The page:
A common misconception about free software is that having a free license is both a sufficient and necessary condition for the software to be free. There might be cases when software is too simple to be restricted by copyright, so it is not a necessary condition. There are much more important arguments why it is not sufficient.
Copyright is used to restrict sharing of a work. This is often used to prevent users from cooperating with other users, while this can be used to prohibit some restrictions of the freedom of derivative work users in a practice called copyleft. Although copyleft can limit freedom of users modifying software (works under different copyleft licenses usually cannot be merged in one derived work), this is practically a useful compromise which won’t be discussed in this essay.
The most obvious way to restrict user’s freedom is to not share with them a source form of the program. There are many sourceless blobs of microcode in the kernel called Linux, while they have free licenses ‘giving’ users freedom that they cannot use. Without copyright (or with a very short one), there would be no effect on restrictions of nonfree software, only copyleft would be limited. Digital restrictions management clearly shows that copyright isn’t important for software owners: they make and enforce their own rules restricting what the user can do (actions allowed by copyright laws are also restricted by DRM).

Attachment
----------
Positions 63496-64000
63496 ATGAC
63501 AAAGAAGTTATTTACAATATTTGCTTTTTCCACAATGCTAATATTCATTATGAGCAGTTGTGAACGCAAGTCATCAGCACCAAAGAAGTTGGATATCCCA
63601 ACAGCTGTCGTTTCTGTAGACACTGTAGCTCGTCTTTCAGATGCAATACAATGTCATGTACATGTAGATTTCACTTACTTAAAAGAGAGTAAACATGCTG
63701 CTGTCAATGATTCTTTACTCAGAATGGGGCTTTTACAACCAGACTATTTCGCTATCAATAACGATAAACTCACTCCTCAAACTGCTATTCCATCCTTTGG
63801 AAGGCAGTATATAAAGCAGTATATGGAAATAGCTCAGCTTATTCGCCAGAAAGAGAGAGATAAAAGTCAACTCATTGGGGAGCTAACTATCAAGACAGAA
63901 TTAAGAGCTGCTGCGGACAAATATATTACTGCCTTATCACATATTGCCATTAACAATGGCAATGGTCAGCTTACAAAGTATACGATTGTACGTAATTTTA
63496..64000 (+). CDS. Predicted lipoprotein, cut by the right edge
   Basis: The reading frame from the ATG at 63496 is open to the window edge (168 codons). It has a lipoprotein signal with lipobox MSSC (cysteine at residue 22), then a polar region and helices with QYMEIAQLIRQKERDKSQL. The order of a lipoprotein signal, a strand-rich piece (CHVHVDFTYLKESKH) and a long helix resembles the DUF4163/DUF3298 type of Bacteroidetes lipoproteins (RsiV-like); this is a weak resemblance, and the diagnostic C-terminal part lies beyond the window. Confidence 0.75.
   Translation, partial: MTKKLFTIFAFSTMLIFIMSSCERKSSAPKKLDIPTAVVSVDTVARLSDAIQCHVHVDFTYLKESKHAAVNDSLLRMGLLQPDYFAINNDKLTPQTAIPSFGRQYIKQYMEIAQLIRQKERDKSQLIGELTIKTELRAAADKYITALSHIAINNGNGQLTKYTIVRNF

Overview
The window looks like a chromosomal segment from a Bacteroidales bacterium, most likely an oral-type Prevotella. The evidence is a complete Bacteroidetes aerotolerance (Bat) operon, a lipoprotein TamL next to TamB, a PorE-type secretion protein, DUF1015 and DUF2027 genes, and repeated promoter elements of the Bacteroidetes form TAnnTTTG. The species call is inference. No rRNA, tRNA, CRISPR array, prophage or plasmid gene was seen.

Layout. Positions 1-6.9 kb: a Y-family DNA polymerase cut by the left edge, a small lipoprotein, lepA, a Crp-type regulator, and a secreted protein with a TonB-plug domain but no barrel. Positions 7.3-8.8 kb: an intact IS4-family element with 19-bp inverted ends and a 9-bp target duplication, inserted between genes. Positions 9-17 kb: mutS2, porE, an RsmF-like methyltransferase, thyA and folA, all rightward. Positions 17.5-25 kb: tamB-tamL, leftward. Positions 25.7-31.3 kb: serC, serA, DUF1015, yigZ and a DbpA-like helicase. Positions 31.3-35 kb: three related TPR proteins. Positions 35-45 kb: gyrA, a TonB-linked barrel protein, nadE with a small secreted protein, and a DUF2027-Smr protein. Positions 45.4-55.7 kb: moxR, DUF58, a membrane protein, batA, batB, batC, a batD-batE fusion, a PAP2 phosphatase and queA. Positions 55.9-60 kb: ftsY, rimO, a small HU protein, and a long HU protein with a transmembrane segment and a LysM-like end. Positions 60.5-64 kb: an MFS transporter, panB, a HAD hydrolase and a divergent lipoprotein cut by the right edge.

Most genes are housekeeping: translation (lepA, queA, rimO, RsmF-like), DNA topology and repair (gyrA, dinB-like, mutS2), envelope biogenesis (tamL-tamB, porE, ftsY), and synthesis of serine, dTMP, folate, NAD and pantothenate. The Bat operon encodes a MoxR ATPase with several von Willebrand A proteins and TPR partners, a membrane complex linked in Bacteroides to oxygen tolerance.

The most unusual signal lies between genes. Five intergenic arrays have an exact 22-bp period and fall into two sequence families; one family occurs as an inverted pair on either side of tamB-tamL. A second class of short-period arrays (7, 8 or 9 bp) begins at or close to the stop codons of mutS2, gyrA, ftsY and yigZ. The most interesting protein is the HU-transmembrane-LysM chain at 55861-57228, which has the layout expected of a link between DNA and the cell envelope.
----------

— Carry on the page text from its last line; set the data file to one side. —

DRM wouldn’t be effective if the user could understand the program (difficult, although possible even without source code as some cases in cryptography show) and install a different one. The second part is prevented by nonmodifiable bootloaders that can load only software signed by the device manufacturer. This is a common practice for phone and tablet operating systems using much GPLv2-licensed software, named tivoization after an early case.
Although free software licenses can protect users from the above problems in derived works, there are different legal issues that won’t be avoided in this way. Software patents are one of them. Governments censoring useful cryptography or pornography are similarly a restriction of software user’s freedom (and non-user’s).
These examples show that free software licenses aren’t sufficient for software to be free, while they don’t suggest any obvious solutions to this problem. They clearly require user’s awareness of their (not necessarily software-related) freedom. The focus on licensing leads to them not considering these issues restrictions of their freedom. It could also limit the visibility of copyright problems making other alternatives (with appropriate replacements for copyleft) more beneficial in a longer term.